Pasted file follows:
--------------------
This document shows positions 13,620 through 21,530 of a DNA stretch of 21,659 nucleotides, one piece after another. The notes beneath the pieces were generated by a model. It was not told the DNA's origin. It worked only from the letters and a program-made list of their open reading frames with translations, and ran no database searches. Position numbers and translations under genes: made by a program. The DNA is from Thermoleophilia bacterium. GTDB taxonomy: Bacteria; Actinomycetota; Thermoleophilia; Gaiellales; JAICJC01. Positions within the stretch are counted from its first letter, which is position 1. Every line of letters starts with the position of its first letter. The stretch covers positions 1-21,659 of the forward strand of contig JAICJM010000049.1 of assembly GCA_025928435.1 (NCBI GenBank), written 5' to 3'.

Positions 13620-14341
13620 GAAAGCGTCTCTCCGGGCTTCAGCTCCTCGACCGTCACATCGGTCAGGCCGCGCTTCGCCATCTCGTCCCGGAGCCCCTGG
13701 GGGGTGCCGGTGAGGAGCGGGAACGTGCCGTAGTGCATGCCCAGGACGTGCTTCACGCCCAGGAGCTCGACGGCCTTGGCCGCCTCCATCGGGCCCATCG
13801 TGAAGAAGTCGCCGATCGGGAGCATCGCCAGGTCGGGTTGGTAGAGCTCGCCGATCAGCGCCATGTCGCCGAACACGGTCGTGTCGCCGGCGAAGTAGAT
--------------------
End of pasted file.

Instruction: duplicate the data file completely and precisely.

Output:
This document shows positions 13,620 through 21,530 of a DNA stretch of 21,659 nucleotides, one piece after another. The notes beneath the pieces were generated by a model. It was not told the DNA's origin. It worked only from the letters and a program-made list of their open reading frames with translations, and ran no database searches. Position numbers and translations under genes: made by a program. The DNA is from Thermoleophilia bacterium. GTDB taxonomy: Bacteria; Actinomycetota; Thermoleophilia; Gaiellales; JAICJC01. Positions within the stretch are counted from its first letter, which is position 1. Every line of letters starts with the position of its first letter. The stretch covers positions 1-21,659 of the forward strand of contig JAICJM010000049.1 of assembly GCA_025928435.1 (NCBI GenBank), written 5' to 3'.

Positions 13620-14341
13620 GAAAGCGTCTCTCCGGGCTTCAGCTCCTCGACCGTCACATCGGTCAGGCCGCGCTTCGCCATCTCGTCCCGGAGCCCCTGG
13701 GGGGTGCCGGTGAGGAGCGGGAACGTGCCGTAGTGCATGCCCAGGACGTGCTTCACGCCCAGGAGCTCGACGGCCTTGGCCGCCTCCATCGGGCCCATCG
13801 TGAAGAAGTCGCCGATCGGGAGCATCGCCAGGTCGGGTTGGTAGAGCTCGCCGATCAGCGCCATGTCGCCGAACACGGTCGTGTCGCCGGCGAAGTAGAT